I’ve never had much of a problem coming up with ideas and racking up the words, but what I found out the hard way this semester was how important structure is to writing.  Sometimes, just moving a few words or sentences around will completely change the shape and tone of a paragraph, or even the entire piece.

I used to think as long as you get whatever you want to write out of your system then everything else will take care of itself, but that cannot be further away from the truth.  Now, especially for non-fiction pieces, I spend most of my time figuring out how I will structure the writing before I write a single word, and then hours and hours restructuring it after I’ve written everything.

My main problem is that I waste too much time procrastinating over the structure before I start writing.  Sometimes you just need to get it all out and then trim it back and mould it into shape.  But then again, if I don’t structure it enough beforehand, I don’t know where to start when staring down at 6,000 words and knowing that I have to cut it down to 2,000!  It’s a dilemma.

Writing a good first draft is important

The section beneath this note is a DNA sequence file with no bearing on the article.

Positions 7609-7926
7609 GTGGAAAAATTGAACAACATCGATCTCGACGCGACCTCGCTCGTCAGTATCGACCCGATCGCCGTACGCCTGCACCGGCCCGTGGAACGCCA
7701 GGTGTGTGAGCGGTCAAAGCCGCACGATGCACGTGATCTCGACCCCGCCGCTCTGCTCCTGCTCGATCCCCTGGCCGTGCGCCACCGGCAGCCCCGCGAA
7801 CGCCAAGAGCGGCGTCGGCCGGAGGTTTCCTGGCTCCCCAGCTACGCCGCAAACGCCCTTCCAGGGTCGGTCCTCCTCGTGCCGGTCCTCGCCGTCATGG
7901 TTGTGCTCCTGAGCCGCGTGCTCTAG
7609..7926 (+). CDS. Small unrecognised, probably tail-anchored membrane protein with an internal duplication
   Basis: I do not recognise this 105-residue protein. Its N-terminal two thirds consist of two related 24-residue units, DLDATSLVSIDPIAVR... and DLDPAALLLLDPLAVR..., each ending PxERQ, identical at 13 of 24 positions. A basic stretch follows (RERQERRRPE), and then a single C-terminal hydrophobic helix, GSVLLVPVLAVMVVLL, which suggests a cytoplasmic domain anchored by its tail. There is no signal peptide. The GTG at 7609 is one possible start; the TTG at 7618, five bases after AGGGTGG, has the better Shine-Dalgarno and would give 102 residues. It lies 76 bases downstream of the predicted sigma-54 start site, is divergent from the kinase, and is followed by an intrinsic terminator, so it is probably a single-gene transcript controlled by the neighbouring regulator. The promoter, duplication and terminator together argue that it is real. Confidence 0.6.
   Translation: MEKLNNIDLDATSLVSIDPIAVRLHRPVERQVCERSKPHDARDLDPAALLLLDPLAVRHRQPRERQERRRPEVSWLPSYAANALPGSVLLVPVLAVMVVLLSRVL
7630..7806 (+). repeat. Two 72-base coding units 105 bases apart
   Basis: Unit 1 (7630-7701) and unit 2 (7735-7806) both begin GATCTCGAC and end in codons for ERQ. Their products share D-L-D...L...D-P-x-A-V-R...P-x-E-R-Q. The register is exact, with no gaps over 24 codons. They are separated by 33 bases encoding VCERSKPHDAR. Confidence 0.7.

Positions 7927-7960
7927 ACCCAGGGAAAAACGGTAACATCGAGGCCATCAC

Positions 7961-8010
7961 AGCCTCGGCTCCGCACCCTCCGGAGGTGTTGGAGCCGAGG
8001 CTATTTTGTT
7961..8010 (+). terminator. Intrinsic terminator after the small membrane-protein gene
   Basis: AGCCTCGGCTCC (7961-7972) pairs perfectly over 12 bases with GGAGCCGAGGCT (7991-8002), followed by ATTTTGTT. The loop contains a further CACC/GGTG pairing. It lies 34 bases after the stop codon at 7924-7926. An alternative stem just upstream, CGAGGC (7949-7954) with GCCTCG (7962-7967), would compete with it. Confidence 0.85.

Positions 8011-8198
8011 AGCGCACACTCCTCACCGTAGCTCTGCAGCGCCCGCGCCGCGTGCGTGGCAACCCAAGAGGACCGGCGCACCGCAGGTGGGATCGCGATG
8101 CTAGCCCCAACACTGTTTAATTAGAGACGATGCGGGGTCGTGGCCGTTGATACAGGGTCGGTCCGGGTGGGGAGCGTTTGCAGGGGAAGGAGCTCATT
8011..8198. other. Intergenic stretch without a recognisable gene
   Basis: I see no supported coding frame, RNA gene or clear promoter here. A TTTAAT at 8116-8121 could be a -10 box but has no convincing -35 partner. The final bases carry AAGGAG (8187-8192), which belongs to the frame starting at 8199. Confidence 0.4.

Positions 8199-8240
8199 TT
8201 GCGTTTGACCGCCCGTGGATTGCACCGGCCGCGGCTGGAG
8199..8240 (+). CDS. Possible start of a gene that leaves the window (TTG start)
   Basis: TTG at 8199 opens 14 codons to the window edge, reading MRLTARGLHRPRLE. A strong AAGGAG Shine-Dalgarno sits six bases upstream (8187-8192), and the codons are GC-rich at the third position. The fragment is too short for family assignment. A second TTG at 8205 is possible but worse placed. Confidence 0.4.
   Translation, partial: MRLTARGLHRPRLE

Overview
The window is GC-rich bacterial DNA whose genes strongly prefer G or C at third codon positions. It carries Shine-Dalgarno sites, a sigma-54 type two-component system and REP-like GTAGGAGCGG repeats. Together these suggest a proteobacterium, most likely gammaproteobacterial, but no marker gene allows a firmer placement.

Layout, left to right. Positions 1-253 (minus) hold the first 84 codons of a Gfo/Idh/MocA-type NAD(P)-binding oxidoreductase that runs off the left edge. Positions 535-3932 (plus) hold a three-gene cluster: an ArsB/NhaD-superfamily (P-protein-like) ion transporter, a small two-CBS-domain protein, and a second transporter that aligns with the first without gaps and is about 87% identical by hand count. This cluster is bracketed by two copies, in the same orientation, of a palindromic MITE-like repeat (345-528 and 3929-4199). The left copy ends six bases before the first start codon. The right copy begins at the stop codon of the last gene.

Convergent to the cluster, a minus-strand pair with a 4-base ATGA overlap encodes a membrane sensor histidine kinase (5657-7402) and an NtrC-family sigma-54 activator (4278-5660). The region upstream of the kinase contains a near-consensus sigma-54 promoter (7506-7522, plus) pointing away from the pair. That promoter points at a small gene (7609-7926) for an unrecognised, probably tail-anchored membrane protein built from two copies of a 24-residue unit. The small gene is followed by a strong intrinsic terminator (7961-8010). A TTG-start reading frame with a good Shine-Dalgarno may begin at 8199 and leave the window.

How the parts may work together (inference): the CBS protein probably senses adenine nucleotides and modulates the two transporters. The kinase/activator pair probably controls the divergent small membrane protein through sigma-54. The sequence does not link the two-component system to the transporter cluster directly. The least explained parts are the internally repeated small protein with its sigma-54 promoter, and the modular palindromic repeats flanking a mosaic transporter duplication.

People say the first draft is almost always shit, but it doesn’t really matter because you’ll fix it up anyway.  The key objective is just to write it out so you have something tangible to work with.  I’ve discovered this semester that this is not necessarily always the case.  Writing a good first draft, while not imperative, is highly beneficial.

Once the first draft has been written, I find it very difficult to decide what to cut out, what to add, what to replace.  Clearly, the better the draft, the more difficult it is, but even crappy first drafts can get a little tricky.  It’s not easy coming up with a different way to say or structure things when it’s already laid out right there in front of you, especially if there’s nothing visibly or obviously defective about it.

So I say put in a bit more effort into that first draft, think it through more.  In my opinion it’s worth it.

More to come!